“Many of the stereotypes around what an individual who struggles with substance use looks like are not, in fact, what we see,” Kepler says. “Often when you start discussing your recovery and sobriety, other people will join in the conversation because they personally have been affected by addiction as well. It is very widespread. It is a disease like any disease, and it is something that should not be silenced because people feel shame or guilt over it. People in recovery go on to lead hugely successful, happy lives. Raising awareness will help more and more individuals to be able to achieve their goals and live that healthy, happy life.”

In closing, Anthony says the most important thing to do is ask for help.

“Ask for help, full stop, ask for help. If you are struggling or if someone you love or care about is struggling, ask for help. I don't care what walk of life you're from, there are tons of resources that we'd be thrilled to help you with. You can reach out to me on LinkedIn, and I have a website that I created in all this called thesoberexec.com. You can reach out to me there. Nothing would make me happier than to point you in the right direction.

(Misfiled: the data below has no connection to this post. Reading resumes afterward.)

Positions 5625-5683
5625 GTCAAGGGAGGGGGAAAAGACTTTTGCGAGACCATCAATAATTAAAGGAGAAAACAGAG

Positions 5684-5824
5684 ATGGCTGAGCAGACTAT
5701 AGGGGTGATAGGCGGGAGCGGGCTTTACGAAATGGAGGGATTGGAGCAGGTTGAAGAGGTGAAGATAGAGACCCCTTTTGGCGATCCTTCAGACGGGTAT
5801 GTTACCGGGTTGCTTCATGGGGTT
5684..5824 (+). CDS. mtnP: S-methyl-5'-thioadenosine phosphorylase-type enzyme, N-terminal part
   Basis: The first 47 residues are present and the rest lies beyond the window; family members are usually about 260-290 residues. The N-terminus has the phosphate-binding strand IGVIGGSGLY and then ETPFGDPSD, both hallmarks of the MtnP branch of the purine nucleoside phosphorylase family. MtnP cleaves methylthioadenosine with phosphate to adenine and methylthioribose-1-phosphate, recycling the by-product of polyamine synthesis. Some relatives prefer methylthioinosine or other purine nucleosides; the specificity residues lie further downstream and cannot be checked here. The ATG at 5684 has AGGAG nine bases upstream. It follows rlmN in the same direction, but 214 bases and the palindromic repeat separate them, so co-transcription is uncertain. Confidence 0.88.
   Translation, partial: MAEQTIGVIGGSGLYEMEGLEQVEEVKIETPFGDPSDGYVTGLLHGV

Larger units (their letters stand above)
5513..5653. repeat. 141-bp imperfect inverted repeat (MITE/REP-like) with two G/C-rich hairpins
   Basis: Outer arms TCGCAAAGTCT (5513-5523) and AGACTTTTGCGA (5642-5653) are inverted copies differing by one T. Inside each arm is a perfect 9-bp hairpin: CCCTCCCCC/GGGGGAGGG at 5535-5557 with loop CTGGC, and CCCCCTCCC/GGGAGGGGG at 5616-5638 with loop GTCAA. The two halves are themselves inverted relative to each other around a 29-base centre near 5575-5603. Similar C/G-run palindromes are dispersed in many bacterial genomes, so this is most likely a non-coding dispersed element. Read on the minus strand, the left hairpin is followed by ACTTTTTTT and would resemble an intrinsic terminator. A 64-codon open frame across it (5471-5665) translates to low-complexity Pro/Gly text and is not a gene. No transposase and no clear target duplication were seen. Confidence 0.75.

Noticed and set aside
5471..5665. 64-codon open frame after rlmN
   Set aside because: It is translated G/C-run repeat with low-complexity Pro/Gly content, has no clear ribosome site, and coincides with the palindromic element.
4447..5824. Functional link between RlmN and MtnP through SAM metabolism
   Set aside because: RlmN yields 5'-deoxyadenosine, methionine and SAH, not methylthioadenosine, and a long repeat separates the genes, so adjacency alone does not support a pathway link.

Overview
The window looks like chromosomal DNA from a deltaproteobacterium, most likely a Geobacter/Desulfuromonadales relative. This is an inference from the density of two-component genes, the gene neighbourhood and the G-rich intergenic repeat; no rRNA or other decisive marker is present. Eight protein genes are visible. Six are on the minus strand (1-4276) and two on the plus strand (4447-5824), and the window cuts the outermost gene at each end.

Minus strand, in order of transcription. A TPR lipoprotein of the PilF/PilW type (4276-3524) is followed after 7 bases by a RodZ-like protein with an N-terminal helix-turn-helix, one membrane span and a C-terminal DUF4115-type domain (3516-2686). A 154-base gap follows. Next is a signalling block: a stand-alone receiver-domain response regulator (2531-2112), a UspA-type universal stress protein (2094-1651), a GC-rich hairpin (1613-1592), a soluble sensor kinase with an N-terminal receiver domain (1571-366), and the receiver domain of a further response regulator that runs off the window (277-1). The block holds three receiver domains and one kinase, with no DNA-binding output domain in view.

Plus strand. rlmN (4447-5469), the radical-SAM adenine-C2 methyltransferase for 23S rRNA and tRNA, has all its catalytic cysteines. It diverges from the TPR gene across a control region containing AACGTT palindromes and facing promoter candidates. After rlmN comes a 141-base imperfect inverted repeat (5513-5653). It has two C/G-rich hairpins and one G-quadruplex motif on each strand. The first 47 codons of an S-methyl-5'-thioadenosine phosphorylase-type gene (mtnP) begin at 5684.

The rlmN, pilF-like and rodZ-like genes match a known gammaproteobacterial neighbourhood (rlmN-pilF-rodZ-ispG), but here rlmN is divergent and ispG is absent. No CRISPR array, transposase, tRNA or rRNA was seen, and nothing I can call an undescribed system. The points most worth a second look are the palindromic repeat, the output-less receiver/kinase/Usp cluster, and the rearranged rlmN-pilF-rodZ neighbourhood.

“And if any current student in recovery now hears this and is scared about going into the corporate world or on to a career because they think their sobriety and choice to be healthy is going to put a cap on their career, I'm here to tell you that it will not. You may have to manage it. You're going to have to learn to manage some conversations, but you should not be fearful about achieving everything you hope and dream to achieve in your life.”